These days, schools don't waste time. Children start getting homework assignments beginning in kindergarten. As they get older, the sheer volume of homework can be downright overwhelming. And if your children are like mine, they bring work home starting the first day of school.
Location, Location, Location
Work with your child to select an ideal location conducive to homework. Here are some options and a few things to keep in mind about each one:
- Child's bedroom - many of you might assume that this is the ideal location for your child to do her homework as most bedroom sets for children come with a desk and chair. In fact, though, most bedrooms are full of distractions that may make it more difficult for your child to stay focused. It's also harder for you to casually monitor homework activity if your child is in her room with the door closed.
- Home office - if your home office is in a centralized location and is neat and organized, it might be an ideal homework center. This location would also help reinforce the difference between work and play for your child.
- Kitchen table - many children, especially younger ones, will stay more focused by doing their homework at the kitchen table with you nearby. You can answer questions, monitor homework activity and start dinner preparations at the same time.
- Dining room table - most dining rooms are in a central location but are used infrequently. Yours could be an ideal location for a homework center, especially if your child requires a more quiet place to complete her work or your kitchen countertops are a little too cluttered.
Design the Space
Once you've decided upon the ideal location for a homework center, design the space with the following organizational skills in mind:
- Use a desk or table - while your child may try to convince you that she can get her homework done while sprawled across the floor, bed or couch, encourage her to use a desk or table. This will help send the subtle message that there is a time to be focused and a time to be relaxed. A desk or table also makes it easier to ensure all necessary homework supplies are within reach.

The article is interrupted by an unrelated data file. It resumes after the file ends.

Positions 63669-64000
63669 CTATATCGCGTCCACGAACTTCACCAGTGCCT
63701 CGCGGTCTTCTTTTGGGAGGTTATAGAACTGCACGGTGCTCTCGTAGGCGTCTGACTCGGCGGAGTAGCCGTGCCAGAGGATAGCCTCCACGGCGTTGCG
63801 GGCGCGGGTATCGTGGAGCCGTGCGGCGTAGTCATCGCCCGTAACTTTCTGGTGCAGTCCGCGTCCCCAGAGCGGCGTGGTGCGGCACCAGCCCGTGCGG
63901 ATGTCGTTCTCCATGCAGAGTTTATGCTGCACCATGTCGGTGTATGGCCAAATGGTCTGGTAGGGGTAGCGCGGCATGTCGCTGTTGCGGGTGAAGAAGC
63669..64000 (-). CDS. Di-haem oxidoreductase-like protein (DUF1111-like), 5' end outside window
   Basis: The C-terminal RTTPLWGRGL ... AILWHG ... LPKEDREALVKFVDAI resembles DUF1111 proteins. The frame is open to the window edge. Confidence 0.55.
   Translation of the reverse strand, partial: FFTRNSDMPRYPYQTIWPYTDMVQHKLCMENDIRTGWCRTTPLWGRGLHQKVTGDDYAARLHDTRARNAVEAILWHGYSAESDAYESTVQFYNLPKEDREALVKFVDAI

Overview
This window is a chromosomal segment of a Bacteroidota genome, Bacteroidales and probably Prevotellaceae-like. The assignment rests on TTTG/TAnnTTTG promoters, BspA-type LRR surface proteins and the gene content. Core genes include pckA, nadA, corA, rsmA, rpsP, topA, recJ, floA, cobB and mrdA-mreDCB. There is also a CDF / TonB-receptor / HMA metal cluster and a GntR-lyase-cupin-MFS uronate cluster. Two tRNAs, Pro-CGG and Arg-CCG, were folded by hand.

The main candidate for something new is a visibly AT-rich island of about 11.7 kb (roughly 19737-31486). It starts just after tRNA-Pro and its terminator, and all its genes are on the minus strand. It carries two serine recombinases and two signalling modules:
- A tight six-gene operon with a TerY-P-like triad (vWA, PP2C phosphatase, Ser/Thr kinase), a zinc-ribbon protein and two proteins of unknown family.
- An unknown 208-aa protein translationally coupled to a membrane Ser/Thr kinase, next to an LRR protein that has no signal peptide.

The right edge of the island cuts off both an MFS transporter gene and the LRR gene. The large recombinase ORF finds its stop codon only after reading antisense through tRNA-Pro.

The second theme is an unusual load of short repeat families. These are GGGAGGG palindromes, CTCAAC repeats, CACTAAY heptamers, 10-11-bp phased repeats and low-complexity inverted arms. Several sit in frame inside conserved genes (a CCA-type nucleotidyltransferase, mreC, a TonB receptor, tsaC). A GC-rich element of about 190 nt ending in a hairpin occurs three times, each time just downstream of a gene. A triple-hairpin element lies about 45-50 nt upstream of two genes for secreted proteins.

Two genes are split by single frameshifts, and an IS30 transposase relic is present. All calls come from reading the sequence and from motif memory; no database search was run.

- Create a homework supply kit - if you want to create an effective and organized homework center, you need to make sure your child has all of the necessary supplies readily accessible. These supplies include: paper, pens, pencils, colored pencils, ruler, glue sticks, and scissors. Corral these supplies in a craft box or portable plastic bin. Label it the "Homework Supply Kit," and make it clear that these supplies are for homework only. Consider letting younger children decorate the box to make it personal and more fun to use.
- Keep the space neat and organized - it is difficult for your child to be neat and organized about her homework if her homework center is a cluttered mess. Encourage your child to straighten up the area at the end of each homework session by making sure all supplies have been put back into the kit and that any leftover papers or scraps have been thrown away.
Establish a Routine
While a neat and organized homework center is extremely important, it's only helpful if your child uses it to complete her homework. One of the best ways you can help improve your child's homework organizational skills is by establishing a specific homework routine.
Routines by their very nature are meant to be done over and over again. Whatever routine you establish, it should be consistent and done the same way each day.
Take your child's personality and schedule into consideration:
- Does she need a mental break between school and homework?
- Is she involved in any extracurricular activities or sports that include regular meetings or practices?
- Does she play a musical instrument? Does she need to factor practicing into her evening routine?
- When is she more alert or focused?
An evening routine might look something like this:
- Arrive home from school
- Snack and brief break
- Homework session #1
- Ball Practice
- Homework session #2
- Bath or shower
- Television or pleasure reading
During the homework sessions, encourage your child to start with the most challenging assignment or to start with the homework for her least favorite subject. She'll be more focused at the beginning of her homework session, and she'll find it easier to complete her homework when the less challenging tasks are saved for last.
Whatever schedule you establish, it should help your child learn:
- To establish priorities with homework being one of them;
- To manage her time to make sure these priorities are completed; and
- That if she stays focused and gets her work done, there's time for television and relaxation before bed.
These are organizational skills that will help your child in school and in life.